Get involved: send your pictures, video, news and views by texting WO to 80360, or email us
Set back for new Reach Free School in Tolpits Lane as officials recommend refusal
A proposed new secondary school has suffered a set back after it was recommended for refusal by council planning chiefs less than a month before it is due to open.
The Reach Free School is due to open to 120 Year 7 pupils in September and has permission to use an office block in Tolpits Lane for a year before this application kicks in.
But an application for a change of the use of the building for years two and three looks set to be turned down after planning officers at Three Rivers District Council were not satisfied with proposed travel arrangements.
District councillors have the power to ignore the officers’ recommendations when they make a decision at the authority’s planning committee meeting on Thursday evening (August 15) and members of the public can register argue the case for or against the plan.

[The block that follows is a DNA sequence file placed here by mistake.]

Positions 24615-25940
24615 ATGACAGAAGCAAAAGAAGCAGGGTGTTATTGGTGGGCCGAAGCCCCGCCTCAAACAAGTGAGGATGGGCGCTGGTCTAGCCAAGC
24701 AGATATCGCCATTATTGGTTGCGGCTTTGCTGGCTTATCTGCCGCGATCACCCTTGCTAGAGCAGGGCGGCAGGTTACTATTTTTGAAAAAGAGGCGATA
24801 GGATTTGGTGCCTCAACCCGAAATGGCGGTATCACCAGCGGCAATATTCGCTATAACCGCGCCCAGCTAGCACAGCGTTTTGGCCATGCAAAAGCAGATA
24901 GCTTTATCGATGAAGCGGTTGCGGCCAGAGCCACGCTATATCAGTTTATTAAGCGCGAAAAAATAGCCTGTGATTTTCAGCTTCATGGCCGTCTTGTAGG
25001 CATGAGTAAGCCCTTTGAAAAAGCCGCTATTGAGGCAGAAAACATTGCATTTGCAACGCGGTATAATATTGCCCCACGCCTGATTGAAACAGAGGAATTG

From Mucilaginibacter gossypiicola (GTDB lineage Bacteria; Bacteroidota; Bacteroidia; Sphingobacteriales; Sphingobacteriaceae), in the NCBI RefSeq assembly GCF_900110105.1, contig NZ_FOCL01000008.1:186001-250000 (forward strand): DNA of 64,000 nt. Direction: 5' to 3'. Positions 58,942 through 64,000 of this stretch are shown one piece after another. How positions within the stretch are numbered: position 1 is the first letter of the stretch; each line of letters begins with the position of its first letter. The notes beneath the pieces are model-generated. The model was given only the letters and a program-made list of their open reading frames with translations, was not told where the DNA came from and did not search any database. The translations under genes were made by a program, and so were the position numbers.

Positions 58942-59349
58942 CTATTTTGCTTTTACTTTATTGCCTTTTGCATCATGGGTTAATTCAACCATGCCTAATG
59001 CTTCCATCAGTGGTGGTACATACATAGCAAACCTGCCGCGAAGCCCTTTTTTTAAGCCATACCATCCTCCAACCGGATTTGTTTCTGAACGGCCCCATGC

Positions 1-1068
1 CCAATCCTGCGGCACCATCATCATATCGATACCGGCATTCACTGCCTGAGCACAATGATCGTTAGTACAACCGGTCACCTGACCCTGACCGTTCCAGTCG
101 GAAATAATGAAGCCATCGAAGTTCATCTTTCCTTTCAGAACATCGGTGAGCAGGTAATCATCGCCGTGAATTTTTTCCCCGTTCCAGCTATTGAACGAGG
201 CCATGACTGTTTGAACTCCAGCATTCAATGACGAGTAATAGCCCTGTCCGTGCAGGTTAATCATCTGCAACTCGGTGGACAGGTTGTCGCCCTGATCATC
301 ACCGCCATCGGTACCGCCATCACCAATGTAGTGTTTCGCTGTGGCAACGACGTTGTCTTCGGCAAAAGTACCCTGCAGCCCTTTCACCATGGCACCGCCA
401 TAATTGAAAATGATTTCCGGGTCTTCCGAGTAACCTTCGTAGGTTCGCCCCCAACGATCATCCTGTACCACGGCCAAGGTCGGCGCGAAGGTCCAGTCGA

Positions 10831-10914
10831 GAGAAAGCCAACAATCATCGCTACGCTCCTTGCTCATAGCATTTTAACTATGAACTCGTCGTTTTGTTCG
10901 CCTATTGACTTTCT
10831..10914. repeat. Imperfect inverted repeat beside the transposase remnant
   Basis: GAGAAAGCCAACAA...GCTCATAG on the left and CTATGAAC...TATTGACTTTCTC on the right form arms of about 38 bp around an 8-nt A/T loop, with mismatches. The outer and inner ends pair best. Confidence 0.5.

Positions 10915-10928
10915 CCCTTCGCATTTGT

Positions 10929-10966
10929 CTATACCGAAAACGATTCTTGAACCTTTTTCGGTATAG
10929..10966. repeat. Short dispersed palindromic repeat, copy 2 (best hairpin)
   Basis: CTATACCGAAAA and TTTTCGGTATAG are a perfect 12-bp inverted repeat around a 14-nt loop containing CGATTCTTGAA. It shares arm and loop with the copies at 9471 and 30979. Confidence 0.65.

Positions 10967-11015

School bosses have secured funding from the Department for Education (DfE) to open and are hoping to use the converted office building for three years before moving to a purpose-built school in the WD3 postcode.
Principal Designate Richard Booth said: "The application is for years two and three, we have permitted development rights and will open in September.
"Our consultants are working with Hertfordshire Highways, we are looking into their concerns to see whether we can change their minds."
Hertfordshire Highways criticised the travel plan, saying: "The details presented in the travel plan are not robust and do not adequately demonstrate how sustainable travel will be promoted.
"It is anticipated that traffic generated by the development will increase above the level predicted in the plan.
"This will result in local traffic congestion, the interference of the free flow of traffic on the adjacent highway network and will be detrimental to highway safety.
"The proposed development is therefore considered to be contrary to Hertfordshire County Council’s transport policies."
A message on the school’s website regarding potential traffic problems says: "Traffic surveys form part of the planning for both the temporary and permanent sites.
"For the temporary site, we anticipate many pupils will utilise our subsidised bus service, thus impacting less on the traffic in the area."
Comments are closed on this article.